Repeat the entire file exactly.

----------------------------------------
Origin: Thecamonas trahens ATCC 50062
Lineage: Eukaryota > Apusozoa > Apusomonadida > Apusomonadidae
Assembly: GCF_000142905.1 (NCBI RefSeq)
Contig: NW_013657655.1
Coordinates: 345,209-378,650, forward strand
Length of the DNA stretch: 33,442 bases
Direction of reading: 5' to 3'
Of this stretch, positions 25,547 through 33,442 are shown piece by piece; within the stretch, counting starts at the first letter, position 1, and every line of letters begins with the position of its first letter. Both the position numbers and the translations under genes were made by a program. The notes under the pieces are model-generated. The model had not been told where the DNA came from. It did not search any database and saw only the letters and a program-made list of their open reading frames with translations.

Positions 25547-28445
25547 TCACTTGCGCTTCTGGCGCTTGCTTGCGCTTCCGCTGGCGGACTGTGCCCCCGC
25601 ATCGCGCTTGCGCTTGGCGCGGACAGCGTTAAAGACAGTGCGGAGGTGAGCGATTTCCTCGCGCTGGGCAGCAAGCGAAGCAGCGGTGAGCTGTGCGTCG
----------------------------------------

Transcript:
Origin: Thecamonas trahens ATCC 50062
Lineage: Eukaryota > Apusozoa > Apusomonadida > Apusomonadidae
Assembly: GCF_000142905.1 (NCBI RefSeq)
Contig: NW_013657655.1
Coordinates: 345,209-378,650, forward strand
Length of the DNA stretch: 33,442 bases
Direction of reading: 5' to 3'
Of this stretch, positions 25,547 through 33,442 are shown piece by piece; within the stretch, counting starts at the first letter, position 1, and every line of letters begins with the position of its first letter. Both the position numbers and the translations under genes were made by a program. The notes under the pieces are model-generated. The model had not been told where the DNA came from. It did not search any database and saw only the letters and a program-made list of their open reading frames with translations.

Positions 25547-28445
25547 TCACTTGCGCTTCTGGCGCTTGCTTGCGCTTCCGCTGGCGGACTGTGCCCCCGC
25601 ATCGCGCTTGCGCTTGGCGCGGACAGCGTTAAAGACAGTGCGGAGGTGAGCGATTTCCTCGCGCTGGGCAGCAAGCGAAGCAGCGGTGAGCTGTGCGTCG